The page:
After years of being thought of as cheap and sugary, German wine is enjoying huge international success. It owes its success to producers who are adapting to accommodate a new generation of consumers.
Almost all wine grapes in the Moselle area are hand picked
As the first grapes of this year's harvest are due to be picked in the coming weeks, wine producers are optimistic about the 2008 vintage. But Raimund Pruem, who has been producing wine in the Moselle Valley for over 30 years, remembers a time when Riesling was not so prosperous.
"The bad reputation of German wine really hurt us," he said. "I will never forget a blind tasting we did a while ago. The judges gave tremendous praise: Against South African and Australian wines, German Riesling did the best. But when they took off their blindfolds and saw the labels they started making excuses for their comments."
Since then, however, German wine has made a comeback, particularly in the US after some Moselle Valley vintners earned the attention of the hugely influential American wine critic Robert Parker.
A new generation of customers
Pruem produces around one million bottles per year
As German vintners don't tend to produce very large quantities of any one style of wine due to the varying conditions in the vineyards, most of their wine sold abroad goes through specialist retailers or online.
Due to the steepness of the slopes virtually all Riesling in the Moselle Valley is hand-picked and despite being very labor intensive, high quality German wines remain relatively inexpensive -- a new reputation that is prized by vintners.
But while Germany's sweet Rieslings are by far the most popular in the US, the German market decidedly prefers the "trocken" variety, the dry wines. Ninety-five percent of the wine the S.A. Pruem winery sells in Germany is dry Riesling.
"There is a generational problem, young people in Germany today do not drink the same wine as their grandparents anymore -- they drink only drier, more expensive wines," Pruem said.
This is a relatively new development since a sudden change in German wine drinkers' pallets in 1976 switched the demand from very sweet Rieslings to bone dry. Such changes are not uncommon in the wine business as each generation of customers presents new demands.
Producers stepping up
Most top German producers are members of the VDP quality wines organization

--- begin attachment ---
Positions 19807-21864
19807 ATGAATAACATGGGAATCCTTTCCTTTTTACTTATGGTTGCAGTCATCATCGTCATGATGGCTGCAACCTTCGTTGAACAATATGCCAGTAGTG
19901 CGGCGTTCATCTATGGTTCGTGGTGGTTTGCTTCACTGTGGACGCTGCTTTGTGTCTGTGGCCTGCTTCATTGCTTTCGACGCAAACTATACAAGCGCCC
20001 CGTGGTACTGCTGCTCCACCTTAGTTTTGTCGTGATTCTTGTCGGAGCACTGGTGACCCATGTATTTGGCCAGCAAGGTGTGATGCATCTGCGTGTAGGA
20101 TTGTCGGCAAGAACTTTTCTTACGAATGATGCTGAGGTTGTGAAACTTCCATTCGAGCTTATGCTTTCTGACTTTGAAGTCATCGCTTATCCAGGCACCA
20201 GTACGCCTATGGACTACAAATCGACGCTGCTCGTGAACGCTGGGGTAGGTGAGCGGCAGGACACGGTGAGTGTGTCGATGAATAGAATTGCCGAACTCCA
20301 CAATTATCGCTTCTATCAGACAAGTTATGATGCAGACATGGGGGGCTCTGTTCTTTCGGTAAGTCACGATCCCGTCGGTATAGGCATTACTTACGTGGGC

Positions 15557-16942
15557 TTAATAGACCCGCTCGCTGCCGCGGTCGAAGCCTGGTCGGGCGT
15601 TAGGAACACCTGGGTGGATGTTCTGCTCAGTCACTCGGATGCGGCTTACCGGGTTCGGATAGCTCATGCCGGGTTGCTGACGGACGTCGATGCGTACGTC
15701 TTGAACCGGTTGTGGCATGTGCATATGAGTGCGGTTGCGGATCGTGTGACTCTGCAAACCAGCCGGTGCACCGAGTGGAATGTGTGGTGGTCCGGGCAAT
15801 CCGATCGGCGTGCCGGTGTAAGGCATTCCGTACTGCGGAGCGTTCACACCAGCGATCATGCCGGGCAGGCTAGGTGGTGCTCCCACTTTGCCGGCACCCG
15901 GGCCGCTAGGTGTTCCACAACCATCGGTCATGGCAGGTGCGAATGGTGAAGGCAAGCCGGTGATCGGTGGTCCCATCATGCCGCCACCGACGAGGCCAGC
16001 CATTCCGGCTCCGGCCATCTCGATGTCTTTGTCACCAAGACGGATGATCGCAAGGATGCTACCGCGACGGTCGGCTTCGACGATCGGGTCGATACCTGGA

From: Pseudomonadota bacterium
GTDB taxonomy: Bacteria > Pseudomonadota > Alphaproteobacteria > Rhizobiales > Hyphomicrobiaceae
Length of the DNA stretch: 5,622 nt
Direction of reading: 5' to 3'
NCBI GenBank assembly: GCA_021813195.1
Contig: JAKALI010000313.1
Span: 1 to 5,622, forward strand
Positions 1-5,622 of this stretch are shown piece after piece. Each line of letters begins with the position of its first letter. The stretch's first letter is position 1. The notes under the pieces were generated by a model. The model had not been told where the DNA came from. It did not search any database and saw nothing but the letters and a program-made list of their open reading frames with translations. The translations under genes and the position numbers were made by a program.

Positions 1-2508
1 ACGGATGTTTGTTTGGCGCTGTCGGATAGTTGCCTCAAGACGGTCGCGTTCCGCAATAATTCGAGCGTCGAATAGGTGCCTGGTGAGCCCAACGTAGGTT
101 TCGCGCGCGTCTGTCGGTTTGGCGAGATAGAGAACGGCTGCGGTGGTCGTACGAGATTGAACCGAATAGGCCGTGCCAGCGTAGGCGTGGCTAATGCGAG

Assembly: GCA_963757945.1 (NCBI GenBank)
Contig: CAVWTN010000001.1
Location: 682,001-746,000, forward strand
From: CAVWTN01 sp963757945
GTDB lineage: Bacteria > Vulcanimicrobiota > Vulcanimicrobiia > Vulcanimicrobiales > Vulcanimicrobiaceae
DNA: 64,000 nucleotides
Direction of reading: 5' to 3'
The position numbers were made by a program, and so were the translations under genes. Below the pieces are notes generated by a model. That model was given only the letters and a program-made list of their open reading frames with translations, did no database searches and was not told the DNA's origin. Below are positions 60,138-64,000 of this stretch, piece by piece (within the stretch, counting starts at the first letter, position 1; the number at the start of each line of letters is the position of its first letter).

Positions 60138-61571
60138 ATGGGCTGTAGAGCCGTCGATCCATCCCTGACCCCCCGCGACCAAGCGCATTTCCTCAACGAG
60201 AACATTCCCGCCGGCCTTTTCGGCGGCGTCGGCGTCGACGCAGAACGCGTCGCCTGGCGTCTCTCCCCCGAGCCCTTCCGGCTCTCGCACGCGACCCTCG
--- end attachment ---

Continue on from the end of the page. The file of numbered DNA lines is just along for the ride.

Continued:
Although Raimund Pruem's vineyards have been in his family since 1158 and his daughter is now sharing his marketing responsibilities, the art of winemaking is no longer something taught exclusively from one generation to the next. Virtually all top vintners around the Moselle have studied viticulture and vinification, gathering experience with many grape varieties and in some cases working in vineyards around the world.
While Pruem's ancestors' jobs mainly consisted of winemaking, today German wine producers are increasingly spending their time promoting and selling their wines too.
"When people come here they don't want to meet the sales staff, they want to meet the producer," Pruem explained. "Who else is a better promoter than the producer himself? That's something that has changed totally. My grandfather, my father and even myself when I was younger -- we saw how it doesn't work sitting here, waiting for customers, you have to be active."
There has to be a connection between the producer and his customers, he added: "Customers need communication."
As a result, more and more producers are taking it upon themselves to host large group tastings, wedding receptions and to participate in international tasting events, touring the world with their wines.
An artful business
Wine has been produced in the Moselle Valley since before the Romans
The change in approach is evident. Producers are experimenting and reaching out more and more: Bottles of other grape varieties such as Pinot Blanc and Chardonnay -- and even the occasional red wine -- are increasingly found on tasting lists around the Moselle Valley.
But the demands of marketing are hard to keep up with.
"I have to sell my wine twice: first to the customer (the retailer), then to my customer's customer," Pruem said. "You have to go with the retailer to ensure the wine is on the shelves and is being taken off the shelves and bought."
Like most other wine producers, Pruem is carrying on the centuries-old art of winemaking: "The art is to taste the juice from the grapes and produce a wine from it that shows the signals of the vineyard." But he is also introducing a new art -- that of public relations.
"My wines need to show character, if they don't show character then forget it." -- Pruem's statement reveals the bottom line for vintners like himself: If their wine fails to meet standards, then not only is their livelihood, passion and reputation at stake, but also their legacy.